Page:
Home / General / “I Represent the Public Golf Courses, the Working Man, the Blue Collar Worker”: Celebrating Golf Legend Lee Trevino on the 35th anniversary of his final major win

“I Represent the Public Golf Courses, the Working Man, the Blue Collar Worker”: Celebrating Golf Legend Lee Trevino on the 35th anniversary of his final major win

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The Cover of Lee Trevino’s Autobiography They Call Me Super Mex, copyright 1982

Over at The Ringer I wrote about one of my favorite ever athletes, the great golfer Lee Trevino, on the occasion of the 35th anniversary of his final major championship. Includes wonderful stories from Tom Watson, Gary Player and other giants of the sport! Check it out if you are so inclined.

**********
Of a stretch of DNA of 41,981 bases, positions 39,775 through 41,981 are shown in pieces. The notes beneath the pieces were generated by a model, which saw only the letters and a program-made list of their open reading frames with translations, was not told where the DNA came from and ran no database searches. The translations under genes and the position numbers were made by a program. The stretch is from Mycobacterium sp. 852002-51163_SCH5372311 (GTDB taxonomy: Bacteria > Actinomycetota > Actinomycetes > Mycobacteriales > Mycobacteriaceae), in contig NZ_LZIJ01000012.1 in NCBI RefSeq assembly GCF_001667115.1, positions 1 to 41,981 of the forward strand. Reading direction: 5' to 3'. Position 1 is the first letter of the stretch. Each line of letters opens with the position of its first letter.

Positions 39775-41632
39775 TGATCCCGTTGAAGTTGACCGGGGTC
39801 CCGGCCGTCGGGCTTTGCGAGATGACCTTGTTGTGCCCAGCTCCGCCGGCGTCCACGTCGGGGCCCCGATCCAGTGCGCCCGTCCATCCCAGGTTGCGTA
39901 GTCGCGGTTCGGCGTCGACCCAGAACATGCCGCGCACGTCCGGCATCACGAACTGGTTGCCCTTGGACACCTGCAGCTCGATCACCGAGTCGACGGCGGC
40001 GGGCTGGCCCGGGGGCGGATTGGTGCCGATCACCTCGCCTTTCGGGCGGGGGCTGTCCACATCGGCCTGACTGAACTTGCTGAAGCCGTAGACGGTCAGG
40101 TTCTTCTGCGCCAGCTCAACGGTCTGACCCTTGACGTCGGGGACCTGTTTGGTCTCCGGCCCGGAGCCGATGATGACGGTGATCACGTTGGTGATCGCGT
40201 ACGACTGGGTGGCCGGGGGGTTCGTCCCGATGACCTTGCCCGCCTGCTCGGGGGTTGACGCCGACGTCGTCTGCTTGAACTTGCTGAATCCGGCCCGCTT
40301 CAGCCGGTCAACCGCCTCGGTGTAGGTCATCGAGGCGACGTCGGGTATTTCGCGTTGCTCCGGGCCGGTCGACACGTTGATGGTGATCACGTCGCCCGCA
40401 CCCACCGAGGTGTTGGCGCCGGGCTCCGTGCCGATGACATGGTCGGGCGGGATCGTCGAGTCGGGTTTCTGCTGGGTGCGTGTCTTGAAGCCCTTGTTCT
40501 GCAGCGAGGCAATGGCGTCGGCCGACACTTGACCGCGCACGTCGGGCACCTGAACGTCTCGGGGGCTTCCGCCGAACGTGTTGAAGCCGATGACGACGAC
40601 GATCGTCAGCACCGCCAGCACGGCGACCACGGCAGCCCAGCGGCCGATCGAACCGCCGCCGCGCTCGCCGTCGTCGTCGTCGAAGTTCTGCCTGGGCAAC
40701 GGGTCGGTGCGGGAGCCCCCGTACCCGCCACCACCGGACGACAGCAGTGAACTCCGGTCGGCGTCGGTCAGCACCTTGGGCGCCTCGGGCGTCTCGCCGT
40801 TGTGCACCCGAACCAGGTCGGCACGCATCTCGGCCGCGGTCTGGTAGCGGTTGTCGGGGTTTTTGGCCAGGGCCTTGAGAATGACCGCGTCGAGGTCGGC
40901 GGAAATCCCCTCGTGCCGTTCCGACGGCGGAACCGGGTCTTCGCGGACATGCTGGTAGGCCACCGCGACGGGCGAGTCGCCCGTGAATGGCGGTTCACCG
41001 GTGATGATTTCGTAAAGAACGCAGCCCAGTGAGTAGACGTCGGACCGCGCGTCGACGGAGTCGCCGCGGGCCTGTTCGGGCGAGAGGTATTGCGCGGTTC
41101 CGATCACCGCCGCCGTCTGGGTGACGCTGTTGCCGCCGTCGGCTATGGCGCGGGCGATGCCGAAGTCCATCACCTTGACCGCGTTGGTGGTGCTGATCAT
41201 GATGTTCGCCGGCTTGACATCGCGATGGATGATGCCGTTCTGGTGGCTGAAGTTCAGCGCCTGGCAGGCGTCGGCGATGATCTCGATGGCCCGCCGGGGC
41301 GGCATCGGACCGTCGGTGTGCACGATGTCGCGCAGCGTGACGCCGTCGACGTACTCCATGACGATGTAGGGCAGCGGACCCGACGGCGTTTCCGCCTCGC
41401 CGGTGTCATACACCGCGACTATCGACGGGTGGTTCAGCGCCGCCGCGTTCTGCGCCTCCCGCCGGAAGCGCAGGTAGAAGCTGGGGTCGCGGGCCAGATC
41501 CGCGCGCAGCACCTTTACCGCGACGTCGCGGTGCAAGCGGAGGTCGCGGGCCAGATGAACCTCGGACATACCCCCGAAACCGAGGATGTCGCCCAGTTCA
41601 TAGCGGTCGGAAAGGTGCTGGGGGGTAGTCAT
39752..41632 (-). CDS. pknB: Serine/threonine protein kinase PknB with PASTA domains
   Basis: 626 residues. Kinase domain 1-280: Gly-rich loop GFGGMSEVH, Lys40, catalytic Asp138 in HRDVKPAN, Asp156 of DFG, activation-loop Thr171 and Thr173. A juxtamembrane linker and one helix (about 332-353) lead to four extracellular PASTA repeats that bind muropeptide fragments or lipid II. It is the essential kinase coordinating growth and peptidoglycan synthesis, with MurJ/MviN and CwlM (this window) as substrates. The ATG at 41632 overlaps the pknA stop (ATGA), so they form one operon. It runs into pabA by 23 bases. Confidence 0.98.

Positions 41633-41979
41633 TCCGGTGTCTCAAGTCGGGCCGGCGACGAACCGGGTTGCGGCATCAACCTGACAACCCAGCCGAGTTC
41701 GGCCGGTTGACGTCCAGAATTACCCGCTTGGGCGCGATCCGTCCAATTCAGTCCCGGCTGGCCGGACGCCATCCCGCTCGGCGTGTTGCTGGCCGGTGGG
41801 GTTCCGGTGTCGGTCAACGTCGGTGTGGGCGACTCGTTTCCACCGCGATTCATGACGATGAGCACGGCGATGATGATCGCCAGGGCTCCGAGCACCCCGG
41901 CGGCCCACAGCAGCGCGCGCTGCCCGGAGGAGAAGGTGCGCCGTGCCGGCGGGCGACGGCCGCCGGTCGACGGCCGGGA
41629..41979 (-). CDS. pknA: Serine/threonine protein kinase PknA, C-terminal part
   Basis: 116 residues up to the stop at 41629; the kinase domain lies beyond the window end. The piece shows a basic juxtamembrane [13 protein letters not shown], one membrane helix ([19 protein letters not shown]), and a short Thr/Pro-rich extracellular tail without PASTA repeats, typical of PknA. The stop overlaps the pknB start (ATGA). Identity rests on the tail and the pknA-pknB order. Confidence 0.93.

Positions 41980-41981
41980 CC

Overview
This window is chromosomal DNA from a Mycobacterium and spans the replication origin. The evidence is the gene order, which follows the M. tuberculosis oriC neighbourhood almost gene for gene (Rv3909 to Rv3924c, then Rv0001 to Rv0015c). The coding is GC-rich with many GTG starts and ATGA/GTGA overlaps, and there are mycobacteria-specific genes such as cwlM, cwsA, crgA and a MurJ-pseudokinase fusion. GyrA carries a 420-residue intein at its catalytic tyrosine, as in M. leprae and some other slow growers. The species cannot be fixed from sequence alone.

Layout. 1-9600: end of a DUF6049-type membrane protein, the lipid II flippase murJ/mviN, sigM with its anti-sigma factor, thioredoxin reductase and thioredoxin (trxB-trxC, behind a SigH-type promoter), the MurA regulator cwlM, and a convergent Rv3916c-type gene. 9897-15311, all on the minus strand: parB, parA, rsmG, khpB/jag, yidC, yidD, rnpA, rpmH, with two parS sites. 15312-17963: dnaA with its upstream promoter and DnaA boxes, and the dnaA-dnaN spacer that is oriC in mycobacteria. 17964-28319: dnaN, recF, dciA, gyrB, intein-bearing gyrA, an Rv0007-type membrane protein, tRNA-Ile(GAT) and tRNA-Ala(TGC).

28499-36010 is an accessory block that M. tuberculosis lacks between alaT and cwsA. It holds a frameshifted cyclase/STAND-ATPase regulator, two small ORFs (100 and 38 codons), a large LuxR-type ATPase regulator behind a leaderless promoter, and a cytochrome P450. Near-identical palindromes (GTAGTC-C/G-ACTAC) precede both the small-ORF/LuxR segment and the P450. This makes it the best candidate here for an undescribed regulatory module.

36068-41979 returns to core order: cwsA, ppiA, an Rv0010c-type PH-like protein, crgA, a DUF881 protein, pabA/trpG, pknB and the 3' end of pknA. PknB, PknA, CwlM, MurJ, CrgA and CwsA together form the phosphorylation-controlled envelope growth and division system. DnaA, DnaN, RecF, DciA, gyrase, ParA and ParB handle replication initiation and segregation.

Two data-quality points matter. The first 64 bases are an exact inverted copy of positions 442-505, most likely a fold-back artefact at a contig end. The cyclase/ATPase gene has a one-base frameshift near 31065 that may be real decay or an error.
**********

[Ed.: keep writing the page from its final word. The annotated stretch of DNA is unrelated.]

Trevino’s story is about a lot of things: the collision of pre-modern technology and postmodern brand management; the growth of a sport that began as a backwater amusement and evolved into a signifier of upper-tier status. But inevitably one of the crucial themes of his story is social mobility. His default setting has always been to diffuse the pain of the discrimination and poverty he faced early in his life with humor and hard work, but that doesn’t mean the pain wasn’t there. Trevino’s capacity to integrate the self-made ethos of his early struggles with a notoriety that would cause him to rub shoulders with superstar celebrities and influential politicians is nearly as remarkable as his accomplishments on the course.

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